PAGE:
Grammar Info

N5 Lesson 5: 10/12

~ている ①

Is, Am, Are (~ing)

ている is often shortened to てる. This applies to all tenses, including てる, てて, てた, and even てます


Verb[て]+ いる


  • Part of Speech

    Conjunctive Particle

  • Word Type


  • Register


  • 品詞


  • 単語の種類


  • 使用域


About ている①

ている is a construction used in Japanese to convey that someone or something is existing in a constant state of 'doing' the verb that comes before . In English, depending on the verb, this can be translated as 'is (A)', 'am (A), or 'are (A)~ing'. The expression is made by adding いる to the form of either る-Verbs, or う-Verbs.

Due to いる being one of the verbs for 'existing' in Japanese, the ている form means something closer to 'continuing to exist in a specific state', rather than (A)~ing in English. This is why verbs like (), and (), appear as the ている form in Japanese, when they would appear as the past form in English.




    What are you doing?


    I am eating sushi.


    I am not studying now.


    He is studying Japanese at the library, right?


    My father is wearing an expensive watch.

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ている① – Grammar Discussion

Most Recent Replies (16 in total)

  • mietolim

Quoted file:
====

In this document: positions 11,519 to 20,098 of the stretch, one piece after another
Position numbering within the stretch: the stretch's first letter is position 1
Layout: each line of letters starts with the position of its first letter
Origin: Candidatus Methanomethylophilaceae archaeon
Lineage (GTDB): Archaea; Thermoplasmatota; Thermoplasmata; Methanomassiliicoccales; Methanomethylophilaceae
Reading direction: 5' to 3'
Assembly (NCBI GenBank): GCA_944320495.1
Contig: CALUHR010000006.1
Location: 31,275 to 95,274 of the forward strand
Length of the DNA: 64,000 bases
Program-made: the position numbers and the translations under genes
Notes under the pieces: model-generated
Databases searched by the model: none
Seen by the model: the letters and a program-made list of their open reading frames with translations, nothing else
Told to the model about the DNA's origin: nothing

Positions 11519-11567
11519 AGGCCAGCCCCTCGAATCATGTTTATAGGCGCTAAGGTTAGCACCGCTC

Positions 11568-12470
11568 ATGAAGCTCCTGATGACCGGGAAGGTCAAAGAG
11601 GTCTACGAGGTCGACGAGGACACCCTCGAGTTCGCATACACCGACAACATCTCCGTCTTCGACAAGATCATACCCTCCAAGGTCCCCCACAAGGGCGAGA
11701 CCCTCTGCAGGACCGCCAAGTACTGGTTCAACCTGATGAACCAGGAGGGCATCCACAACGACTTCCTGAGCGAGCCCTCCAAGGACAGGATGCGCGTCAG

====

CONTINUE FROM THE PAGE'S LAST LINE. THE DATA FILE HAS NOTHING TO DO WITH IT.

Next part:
I figured after checking the correct answer that’s it’s probably related to that grammar point, still, it could be useful to have a mention of it in this grammar point to make it clear how it works. I assume there isn’t a separate lesson about the negative form of 〜ている later on.

  • tonbo


    Was in the same boat as @mietolim here. In part because I’m following the Genki path and casual negation is actually covered after the basics of て. I agree, that a pointer would be nice as I also expected the page to be more “batteries included” in light of the other high quality info that is already there.

  • ctmf


    Hey can I resurrect this thread to 2nd onekun’s confusion?

    I think I get the ~ている as ongoing action concept, and even the ~てて conjuction of more than one verb phrase, but I would never think to use it like this

    これを捨ててください (from one of the -ra pluralizer prompts)

    How is this different from これを捨てください?

    Edit: duh never mind the first て is part of the verb itself. Question not deleted so I can feel the shame.

    (Still, I feel like I do see that ~てて sometimes when it’s not conjunctive, just never at a convenient time to catch it and ask. Still watching for a good example)

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